Running out of fuel not only means losing valuable time, it can also lead to costly engine damage.
Fuel injector supplier Bostech Industries reports that diesel engines that run out of fuel are especially at risk.
“Diesel engines depend on multiple components being cooled and lubricated by the diesel fuel itself,” says J. Blake Badger, Bostech marketing representative.
“The majority of diesel injectors and high pressure fuel pumps fall into this category. Most people know you can’t run an engine without oil, but they don’t realize the importance the lubricity of diesel fuel plays in their engine.”
High-pressure fuel pumps, injectors and other components are at risk of damage or even failure when drivers choose to ignore warnings and unintentionally run out of fuel.
It’s not just the lack of lubrication that can damage engine components, it’s also fuel tank contaminants that tend to collect at the bottom of a nearly empty tank that do more harm than good.
Water, dirt, rust, and other debris at the bottom of a low-filled tank can more easily enter a fuel system and cause costly problems, including a sticking nozzle needle, clogged nozzles, or even scoured valve sets.
“While that may not seem like a big deal, contaminated fuel can put an engine at immediate risk,” Badger says. “This problem has singlehandedly destroyed hundreds of thousands of engines over the years, costing drivers, particularly those who drive large trucks, millions of dollars in repair fees.”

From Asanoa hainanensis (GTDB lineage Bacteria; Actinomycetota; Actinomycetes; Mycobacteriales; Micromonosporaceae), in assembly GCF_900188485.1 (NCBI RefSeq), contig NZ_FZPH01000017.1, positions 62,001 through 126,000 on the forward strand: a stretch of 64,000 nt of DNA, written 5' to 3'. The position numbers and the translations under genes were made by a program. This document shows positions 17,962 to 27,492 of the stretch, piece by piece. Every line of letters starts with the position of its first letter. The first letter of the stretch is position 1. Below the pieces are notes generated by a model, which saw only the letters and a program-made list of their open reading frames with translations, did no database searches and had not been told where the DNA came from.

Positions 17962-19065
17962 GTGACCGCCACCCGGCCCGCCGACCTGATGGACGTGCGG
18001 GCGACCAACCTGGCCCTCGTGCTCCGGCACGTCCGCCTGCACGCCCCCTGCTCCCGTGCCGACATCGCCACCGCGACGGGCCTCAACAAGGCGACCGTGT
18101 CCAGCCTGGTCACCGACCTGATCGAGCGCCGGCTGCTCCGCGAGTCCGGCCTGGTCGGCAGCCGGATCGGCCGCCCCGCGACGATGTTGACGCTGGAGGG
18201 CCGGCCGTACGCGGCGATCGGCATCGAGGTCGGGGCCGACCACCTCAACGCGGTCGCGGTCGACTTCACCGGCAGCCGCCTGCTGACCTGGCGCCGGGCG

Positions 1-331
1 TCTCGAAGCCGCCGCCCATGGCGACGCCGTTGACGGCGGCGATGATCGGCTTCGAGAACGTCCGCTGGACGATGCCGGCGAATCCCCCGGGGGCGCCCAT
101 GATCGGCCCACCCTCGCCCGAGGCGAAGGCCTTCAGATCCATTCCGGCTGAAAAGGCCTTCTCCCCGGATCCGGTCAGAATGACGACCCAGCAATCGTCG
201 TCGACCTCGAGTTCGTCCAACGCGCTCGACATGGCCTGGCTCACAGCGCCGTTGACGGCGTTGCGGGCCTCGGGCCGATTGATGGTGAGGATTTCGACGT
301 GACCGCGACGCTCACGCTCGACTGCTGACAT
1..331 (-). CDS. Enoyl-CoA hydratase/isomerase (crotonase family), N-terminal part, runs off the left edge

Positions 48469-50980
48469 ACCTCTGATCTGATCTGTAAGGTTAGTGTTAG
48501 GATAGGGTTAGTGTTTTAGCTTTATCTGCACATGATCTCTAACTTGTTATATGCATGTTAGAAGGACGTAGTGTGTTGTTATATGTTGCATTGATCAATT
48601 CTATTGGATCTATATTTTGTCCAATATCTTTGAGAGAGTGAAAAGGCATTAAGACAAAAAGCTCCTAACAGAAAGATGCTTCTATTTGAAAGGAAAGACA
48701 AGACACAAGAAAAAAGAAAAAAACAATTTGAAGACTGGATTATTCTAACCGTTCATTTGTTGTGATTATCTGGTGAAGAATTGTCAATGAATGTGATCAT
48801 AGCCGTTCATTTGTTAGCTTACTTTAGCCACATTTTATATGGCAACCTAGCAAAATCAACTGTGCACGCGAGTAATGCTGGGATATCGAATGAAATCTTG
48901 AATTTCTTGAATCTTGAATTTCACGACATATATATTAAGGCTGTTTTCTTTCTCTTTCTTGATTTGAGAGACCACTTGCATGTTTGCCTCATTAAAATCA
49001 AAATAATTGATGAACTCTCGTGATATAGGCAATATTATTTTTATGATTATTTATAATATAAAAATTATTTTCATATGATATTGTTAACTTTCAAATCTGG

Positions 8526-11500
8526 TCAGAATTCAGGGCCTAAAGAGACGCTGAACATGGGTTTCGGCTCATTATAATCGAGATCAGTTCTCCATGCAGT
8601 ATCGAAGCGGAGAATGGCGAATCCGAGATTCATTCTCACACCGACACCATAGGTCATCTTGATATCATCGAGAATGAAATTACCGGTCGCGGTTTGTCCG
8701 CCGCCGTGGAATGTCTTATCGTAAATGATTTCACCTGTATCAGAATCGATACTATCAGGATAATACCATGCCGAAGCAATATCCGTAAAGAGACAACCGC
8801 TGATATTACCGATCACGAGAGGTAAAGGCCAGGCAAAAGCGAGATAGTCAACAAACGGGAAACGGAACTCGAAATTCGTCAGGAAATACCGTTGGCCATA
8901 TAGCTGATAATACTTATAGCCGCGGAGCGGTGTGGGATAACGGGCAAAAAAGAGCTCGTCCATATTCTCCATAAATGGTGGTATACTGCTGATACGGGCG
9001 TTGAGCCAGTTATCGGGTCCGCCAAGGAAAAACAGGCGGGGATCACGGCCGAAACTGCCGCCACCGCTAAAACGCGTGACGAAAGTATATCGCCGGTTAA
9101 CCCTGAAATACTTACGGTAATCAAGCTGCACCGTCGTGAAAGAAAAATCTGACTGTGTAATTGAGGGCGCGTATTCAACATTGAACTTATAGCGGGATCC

For vehicles that have run out fuel, Bostech recommends having the fuel system serviced.
“Take it to a repair shop and have them bleed the system, remove filters, pressure blow the fuel lines, and re-prime the engine with fresh fuel,” Badger says. “Bleeding the system allows all of the excess air that has built up inside to escape. Pressure blowing the fuel lines clean and re-priming the engine can give your system a fresh start that it may desperately need.”
Bostech, which also manufactures fuel injection harnesses, is also warning consumers about inferior aftermarket harnesses that are creating false diagnostic impressions.
“Technicians assume the harnesses they just put on the vehicle right out of the box are reliable, as they should,” Badger explains. “This leads to misdiagnosing injector, FICM / IDM, etc. as the problem. In actuality it is often the poorly made harness, which often consists of inferior materials.”
For more information about Bostech, visit their website at www.bostech.com.